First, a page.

A group of investigative journalists uncovered a $9 billion money laundering scam rooted from Russia’s largest private bank and unsurprisingly, it doesn’t involve Bitcoin.
The scheme, which enabled perpetrators to funnel billions from shell companies to the global banking system, was exposed by the Organized Crime and Corruption Reporting Project (OCCRP) with assistance from the Guardian and Lithuanian news site 15min.lt.
The journalists revealed that Troika facilitated “$470 billion in 1.3 million leaked transactions from 233,000 companies,” which led them to refer the money laundering operation as “The Troika Laundromat.” Between 2013 and 2016, the Laundromat funneled about $4.8 billion into the US and Europe via at least 75 interconnected offshore companies. These companies were allegedly owned by wealthy Russian politicians and oligarchs – some with direct links to president Vladimir Putin.
“The Laundromat allowed Russian oligarchs and politicians to secretly acquire shares in state-owned companies, to buy real estate both in Russia and abroad, to purchase luxury yachts, to hire music superstars for private parties, to pay medical bills, and much more,” OCCRP revealed.
The network of offshore companies generated $8.8 billion worth of unreported transactions to cover the cash’s origins, the report noted, adding:
“To protect themselves, the wealthy people behind this system used the identities of poor people as unwitting signatories in the secretive offshore companies that ran the system.”
Since 2017, several multi-billion dollar money laundering schemes involving major bank have been uncovered. Yet, the focus of regulators still seem to be on Bitcoin.
Citigroup, Raiffeisen, Deutsche Bank Involved
The OCCRP said that Troika Dialog was distributing funds through a series of global banking giants, including US-based Citibank, Austria-based Raiffeisen, and Germany-based Deutsche Bank. Business Insider reached the named banks for clarification. While Citibank refused to provide any statement, Raiffeisen said that it was conducting an internal investigation.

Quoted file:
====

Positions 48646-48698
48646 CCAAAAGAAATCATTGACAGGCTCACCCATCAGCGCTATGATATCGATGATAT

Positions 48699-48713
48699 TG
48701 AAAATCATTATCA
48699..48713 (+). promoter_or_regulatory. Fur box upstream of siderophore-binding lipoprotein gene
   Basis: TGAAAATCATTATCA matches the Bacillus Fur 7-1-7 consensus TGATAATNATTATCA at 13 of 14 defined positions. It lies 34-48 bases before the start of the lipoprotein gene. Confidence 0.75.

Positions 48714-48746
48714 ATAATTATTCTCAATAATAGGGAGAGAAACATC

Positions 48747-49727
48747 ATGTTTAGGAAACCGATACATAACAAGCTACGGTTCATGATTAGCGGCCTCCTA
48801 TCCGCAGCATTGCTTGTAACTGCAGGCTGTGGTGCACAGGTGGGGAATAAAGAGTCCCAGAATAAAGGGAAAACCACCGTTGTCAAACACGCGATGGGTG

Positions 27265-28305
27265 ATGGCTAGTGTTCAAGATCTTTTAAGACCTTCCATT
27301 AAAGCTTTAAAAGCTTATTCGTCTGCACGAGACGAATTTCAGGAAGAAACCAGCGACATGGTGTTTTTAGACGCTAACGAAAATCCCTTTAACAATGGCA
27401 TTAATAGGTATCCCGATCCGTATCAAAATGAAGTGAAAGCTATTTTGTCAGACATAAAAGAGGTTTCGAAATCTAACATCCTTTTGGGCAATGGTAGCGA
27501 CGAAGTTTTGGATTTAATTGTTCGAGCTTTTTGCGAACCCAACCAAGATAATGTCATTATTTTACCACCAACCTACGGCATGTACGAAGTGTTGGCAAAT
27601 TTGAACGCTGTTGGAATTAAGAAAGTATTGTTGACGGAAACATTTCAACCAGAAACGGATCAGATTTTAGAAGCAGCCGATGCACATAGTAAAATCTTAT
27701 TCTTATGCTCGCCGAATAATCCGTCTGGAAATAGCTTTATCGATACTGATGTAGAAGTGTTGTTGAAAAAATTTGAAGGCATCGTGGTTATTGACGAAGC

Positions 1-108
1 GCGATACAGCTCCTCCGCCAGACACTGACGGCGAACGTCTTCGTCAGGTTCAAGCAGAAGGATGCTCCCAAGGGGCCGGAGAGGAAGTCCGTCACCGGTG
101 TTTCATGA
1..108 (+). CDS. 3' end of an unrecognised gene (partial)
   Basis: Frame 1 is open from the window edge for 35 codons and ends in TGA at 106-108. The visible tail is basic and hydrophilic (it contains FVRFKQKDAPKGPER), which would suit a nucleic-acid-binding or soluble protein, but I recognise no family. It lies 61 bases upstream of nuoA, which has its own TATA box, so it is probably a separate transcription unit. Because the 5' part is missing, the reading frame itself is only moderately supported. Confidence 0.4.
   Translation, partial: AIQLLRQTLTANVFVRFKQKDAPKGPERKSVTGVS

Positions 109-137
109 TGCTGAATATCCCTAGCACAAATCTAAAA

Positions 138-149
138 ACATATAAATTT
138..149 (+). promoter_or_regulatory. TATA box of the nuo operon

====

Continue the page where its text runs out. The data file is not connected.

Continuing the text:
“RBI complies with all anti-money laundering requirements. Its compliance systems and processes have been, and continue to be, regularly reviewed by external parties and are confirmed to comply with the legal requirements,” the bank said.
On the other hand, Deutsche Bank clarified that it was not their job to oversee what their clients were doing. It explained that most of its clients were banks themselves and it had no direct links with the alleged money launderers. Excerpts from Deutsche’s statement:
“Deutsche Bank’s clients are so-called respondent banks. It is first and foremost the task of the respondent bank to check its customers in accordance with the applicable know-your-customer regulations.”
The involvement of Western banks also revealed how some $200,000 worth of transfers were directed towards a fundraising vehicle backed by Prince Charles. The Guardian reported that the fundraiser used the money to rescue a stately home called Dumfries House.
Had it Been Bitcoin
The $9 billion money laundering scam calls for a debate to discuss whether the time to overhaul the banking system has come. Their cooperation with criminals and corrupts is not only evil but is a danger to 90% of the world’s population itself. These banks now control a small, interconnected ledger to facilitate financial crimes done by some of the world’s wealthiest.
They can essentially force anybody out of their so-called accounting – even governments and lawmakers – to steal from those who make the system efficient – the people, paying a massive chunk of their incomes every month to support their neighborhood, city, state, country, and whatnot.
On the same day the Government pulled a bill to avoid transparency for UK tax havens, the #TroikaLaundromat stories reveal companies serviced by them were key to circulating billions in apparently fraudulent funds from Russia.
— Global Witness (@Global_Witness) March 4, 2019
Then, the way they create money is troublemaking itself. The uncontrollable supply of money causes inflation, which directly devalues what people hold in their wallets to increase the wealth of those who are already rich.
Bitcoin is not a solution. But at least, it brings evidence to solve both the problems: a public ledger that is democratically-controlled and a supply limit that protects the financial system against inflation.